Here’s a small life update. This summer, I will move away from the city of Scranton, Pennsylvania, after almost five years. Although I will miss this quirky city terribly (The Office references and all), I established a college teaching record here of which I’m proud:
- Distinct courses: 7
- Total classes: 26
- Median class size: 29.5
- Total students: 762
I’ll be starting over in the region of Philadelphia and southern New Jersey with some employment plans I can’t announce yet. Meanwhile, if you’re in that area and need an experienced history instructor (United States and world), let’s talk.
We talk a lot about an adjunct crisis in America’s universities, and we talk a lot about a hiring crisis in the academic humanities. Today, despite a certain amount of trepidation, I would like to get specific. I’m going to talk about the history instructors at two real universities. There are a lot of institutions like them. I have chosen not to name them, but all of the numbers from them are real, and all of these figures come from the current semester.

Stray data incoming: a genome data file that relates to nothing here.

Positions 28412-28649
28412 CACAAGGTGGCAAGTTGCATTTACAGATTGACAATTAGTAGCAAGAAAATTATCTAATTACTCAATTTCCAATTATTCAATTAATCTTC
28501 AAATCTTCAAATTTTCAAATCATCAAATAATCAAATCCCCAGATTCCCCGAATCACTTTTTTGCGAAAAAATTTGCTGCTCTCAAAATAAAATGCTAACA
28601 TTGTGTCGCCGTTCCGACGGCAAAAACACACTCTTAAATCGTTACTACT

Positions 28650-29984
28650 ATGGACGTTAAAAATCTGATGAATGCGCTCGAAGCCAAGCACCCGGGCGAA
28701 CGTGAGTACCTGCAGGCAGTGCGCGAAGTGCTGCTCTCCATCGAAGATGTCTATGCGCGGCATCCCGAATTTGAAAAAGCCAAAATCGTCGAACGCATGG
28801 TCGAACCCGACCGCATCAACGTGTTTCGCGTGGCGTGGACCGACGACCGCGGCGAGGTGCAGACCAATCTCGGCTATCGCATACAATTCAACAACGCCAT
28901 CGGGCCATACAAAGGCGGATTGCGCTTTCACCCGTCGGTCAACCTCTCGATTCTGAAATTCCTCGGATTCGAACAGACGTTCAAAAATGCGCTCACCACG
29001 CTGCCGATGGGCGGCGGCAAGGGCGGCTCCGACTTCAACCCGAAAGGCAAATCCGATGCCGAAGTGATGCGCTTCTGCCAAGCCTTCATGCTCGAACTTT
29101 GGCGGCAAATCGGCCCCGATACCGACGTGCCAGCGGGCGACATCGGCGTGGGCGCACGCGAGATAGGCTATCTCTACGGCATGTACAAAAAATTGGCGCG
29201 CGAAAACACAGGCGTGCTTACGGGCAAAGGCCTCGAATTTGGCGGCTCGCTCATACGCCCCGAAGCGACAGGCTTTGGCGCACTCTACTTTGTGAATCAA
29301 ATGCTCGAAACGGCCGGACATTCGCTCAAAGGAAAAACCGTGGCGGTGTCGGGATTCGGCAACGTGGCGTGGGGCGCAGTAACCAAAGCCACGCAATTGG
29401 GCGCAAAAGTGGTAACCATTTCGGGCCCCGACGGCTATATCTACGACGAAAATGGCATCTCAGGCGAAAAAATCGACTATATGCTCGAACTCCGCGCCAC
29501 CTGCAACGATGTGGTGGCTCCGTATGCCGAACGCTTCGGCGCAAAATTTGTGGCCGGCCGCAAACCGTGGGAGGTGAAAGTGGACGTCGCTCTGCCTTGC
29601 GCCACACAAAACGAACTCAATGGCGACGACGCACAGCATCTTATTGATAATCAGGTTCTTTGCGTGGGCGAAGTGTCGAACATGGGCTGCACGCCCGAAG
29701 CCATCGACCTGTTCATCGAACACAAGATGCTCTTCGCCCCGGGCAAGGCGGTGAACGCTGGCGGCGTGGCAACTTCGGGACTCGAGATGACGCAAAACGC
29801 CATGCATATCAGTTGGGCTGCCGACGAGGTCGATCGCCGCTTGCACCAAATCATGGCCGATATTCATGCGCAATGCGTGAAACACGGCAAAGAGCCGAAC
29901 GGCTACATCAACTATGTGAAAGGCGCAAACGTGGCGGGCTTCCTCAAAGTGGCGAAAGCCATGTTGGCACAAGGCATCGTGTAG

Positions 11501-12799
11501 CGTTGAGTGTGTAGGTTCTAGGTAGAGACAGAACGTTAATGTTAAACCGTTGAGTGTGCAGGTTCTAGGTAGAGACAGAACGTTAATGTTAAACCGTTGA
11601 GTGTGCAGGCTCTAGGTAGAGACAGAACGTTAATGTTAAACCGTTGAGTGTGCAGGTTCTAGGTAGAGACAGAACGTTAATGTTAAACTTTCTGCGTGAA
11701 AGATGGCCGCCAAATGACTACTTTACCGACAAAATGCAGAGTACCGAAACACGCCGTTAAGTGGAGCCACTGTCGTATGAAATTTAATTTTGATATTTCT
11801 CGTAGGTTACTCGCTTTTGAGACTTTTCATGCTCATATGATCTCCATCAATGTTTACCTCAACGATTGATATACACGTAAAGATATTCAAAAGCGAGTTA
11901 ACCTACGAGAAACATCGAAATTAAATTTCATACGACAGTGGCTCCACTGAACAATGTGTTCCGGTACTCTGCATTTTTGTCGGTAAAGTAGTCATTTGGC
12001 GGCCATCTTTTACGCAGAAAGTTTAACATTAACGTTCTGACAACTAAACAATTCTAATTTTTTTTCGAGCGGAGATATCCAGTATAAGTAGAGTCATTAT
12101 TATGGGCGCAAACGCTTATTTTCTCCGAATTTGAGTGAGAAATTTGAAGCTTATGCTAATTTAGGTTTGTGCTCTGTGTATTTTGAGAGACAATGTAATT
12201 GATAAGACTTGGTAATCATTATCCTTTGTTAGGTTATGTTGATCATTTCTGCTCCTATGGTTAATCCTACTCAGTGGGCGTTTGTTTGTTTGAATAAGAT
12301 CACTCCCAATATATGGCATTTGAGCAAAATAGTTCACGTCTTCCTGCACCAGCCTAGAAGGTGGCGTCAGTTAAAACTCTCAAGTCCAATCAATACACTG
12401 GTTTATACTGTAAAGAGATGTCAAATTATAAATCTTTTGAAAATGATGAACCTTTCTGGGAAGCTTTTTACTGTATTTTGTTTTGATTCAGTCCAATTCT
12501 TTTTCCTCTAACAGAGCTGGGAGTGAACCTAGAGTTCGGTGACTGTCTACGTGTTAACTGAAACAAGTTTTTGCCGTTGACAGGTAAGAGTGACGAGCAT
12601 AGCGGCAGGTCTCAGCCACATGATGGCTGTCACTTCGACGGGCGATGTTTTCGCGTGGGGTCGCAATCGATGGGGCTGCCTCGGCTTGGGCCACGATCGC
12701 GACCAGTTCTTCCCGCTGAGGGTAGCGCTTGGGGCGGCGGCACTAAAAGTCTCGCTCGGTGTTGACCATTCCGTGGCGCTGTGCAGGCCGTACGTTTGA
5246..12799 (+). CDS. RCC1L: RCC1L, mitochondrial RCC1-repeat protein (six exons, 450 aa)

Their differences as well as their similarities are instructive.
Continue reading “Adjunctification by the Numbers: Two Real Scenarios for a History Education” →